Nevertheless, Nada put together an excellent primer that moves like a mix and is full of likeable moombahton productions: DJ Melo’s slinking, Blaqstarr-sampling edit of Sandro Silva’s “Told Ya,” Nada and partner Matt Nordstrom’s almost ambient remix of Win Win’s “Releaserpm,” and material from young Dutch producer Munchi, who excels at anything he puts his hands on.


Munchi’s remix of dubstepper Datsik’s “Firepower” is a merciless, absolutely insane explosion of hammering drums and emergency sirens that skips and stutters, lurching into ADD dance music territory, and then simmering down to the more relaxed shuffle of moombahton. The aptly titled “Hope” is a beautiful, emotive chunk of bedroom dance. The song represents the possibility for the basic moombahton elements to transcend its hermetically sealed sound.

Give moombahton the Soulja Boy test though, and its limited appeal is clear. It isn’t an about-to-bubble trend until YouTube houses videos of regular-ass people bugging out to it. The only video I could find of moombahton introduced to an unwitting crowd is dubstep producer and noted tool Skrillex gracelessly dropping a track to a cluster of completely blank-faced bros.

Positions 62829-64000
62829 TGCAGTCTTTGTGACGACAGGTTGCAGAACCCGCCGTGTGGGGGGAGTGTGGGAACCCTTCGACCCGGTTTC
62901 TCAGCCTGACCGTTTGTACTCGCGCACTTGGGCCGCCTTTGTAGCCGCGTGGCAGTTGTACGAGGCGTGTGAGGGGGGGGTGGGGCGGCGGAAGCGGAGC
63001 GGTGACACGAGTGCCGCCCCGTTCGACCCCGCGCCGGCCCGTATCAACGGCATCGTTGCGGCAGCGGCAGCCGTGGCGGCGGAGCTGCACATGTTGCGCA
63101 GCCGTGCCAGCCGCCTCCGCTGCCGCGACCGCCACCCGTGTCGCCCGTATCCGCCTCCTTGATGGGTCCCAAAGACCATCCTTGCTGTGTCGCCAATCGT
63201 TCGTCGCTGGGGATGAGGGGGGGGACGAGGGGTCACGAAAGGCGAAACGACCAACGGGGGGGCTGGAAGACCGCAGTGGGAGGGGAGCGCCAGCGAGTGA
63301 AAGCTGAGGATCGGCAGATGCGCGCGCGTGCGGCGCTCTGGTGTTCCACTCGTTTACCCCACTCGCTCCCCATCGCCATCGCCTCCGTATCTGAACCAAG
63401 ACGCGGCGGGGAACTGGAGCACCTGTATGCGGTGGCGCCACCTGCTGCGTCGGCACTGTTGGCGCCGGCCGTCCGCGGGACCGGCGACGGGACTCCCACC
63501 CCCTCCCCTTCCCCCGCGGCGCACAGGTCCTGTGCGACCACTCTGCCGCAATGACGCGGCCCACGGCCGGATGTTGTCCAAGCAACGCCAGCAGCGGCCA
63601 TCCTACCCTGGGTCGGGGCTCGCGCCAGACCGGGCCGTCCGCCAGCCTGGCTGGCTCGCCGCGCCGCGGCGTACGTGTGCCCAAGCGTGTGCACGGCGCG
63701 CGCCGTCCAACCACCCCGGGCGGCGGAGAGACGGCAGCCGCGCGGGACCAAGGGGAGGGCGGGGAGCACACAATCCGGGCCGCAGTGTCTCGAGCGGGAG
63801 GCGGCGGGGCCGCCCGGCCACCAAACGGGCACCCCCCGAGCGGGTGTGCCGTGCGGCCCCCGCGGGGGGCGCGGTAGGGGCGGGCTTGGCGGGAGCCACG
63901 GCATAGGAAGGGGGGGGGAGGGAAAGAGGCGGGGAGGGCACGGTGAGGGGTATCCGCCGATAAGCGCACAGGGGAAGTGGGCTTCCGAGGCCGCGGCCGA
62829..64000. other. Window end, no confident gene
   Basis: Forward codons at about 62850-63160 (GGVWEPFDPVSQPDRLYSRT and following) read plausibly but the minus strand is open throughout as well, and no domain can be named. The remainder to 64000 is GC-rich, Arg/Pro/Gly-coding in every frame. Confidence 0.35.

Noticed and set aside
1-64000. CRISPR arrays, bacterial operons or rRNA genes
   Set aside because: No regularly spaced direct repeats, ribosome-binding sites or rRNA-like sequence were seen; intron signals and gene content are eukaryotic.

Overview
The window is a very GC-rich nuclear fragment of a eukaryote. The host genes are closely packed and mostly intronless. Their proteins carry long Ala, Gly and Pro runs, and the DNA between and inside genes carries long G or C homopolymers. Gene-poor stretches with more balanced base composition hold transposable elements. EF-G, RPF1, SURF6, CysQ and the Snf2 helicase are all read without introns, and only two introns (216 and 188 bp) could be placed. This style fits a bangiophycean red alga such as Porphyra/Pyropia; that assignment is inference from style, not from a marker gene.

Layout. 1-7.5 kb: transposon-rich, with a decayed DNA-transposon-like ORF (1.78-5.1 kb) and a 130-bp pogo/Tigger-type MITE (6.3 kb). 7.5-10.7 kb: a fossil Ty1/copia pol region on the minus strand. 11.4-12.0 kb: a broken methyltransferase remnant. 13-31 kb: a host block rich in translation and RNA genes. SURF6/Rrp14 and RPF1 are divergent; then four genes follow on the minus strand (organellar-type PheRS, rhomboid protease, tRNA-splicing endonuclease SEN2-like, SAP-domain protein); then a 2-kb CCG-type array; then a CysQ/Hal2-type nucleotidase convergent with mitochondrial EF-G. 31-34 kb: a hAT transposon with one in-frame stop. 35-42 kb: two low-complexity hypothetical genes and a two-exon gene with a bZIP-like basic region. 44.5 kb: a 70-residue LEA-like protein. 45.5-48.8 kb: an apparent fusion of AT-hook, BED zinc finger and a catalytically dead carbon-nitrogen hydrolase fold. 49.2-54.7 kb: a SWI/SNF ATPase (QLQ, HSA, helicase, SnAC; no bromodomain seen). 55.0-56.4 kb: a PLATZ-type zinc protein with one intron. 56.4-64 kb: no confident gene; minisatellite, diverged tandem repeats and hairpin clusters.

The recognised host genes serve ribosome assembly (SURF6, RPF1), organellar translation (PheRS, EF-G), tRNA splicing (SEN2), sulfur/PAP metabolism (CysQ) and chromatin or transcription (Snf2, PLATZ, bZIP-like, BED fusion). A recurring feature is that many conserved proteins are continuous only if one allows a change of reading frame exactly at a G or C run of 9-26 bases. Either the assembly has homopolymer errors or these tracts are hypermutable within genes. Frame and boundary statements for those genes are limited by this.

Not that Nada or anybody involved presents moombahton as populist party music. But there is this suspicion now that tastemakers, promoters, and fellow musicians no longer keep an ear to “the streets” and instead peruse the internet for what’s hot—and, once found, they declare it hot. And then it actually becomes hot—to online niches. More often than not, the music on

Blow Your Head Vol. 2

is actually pretty awesome—but it isn’t a big deal, and the genre’s proponents need to chill out a bit.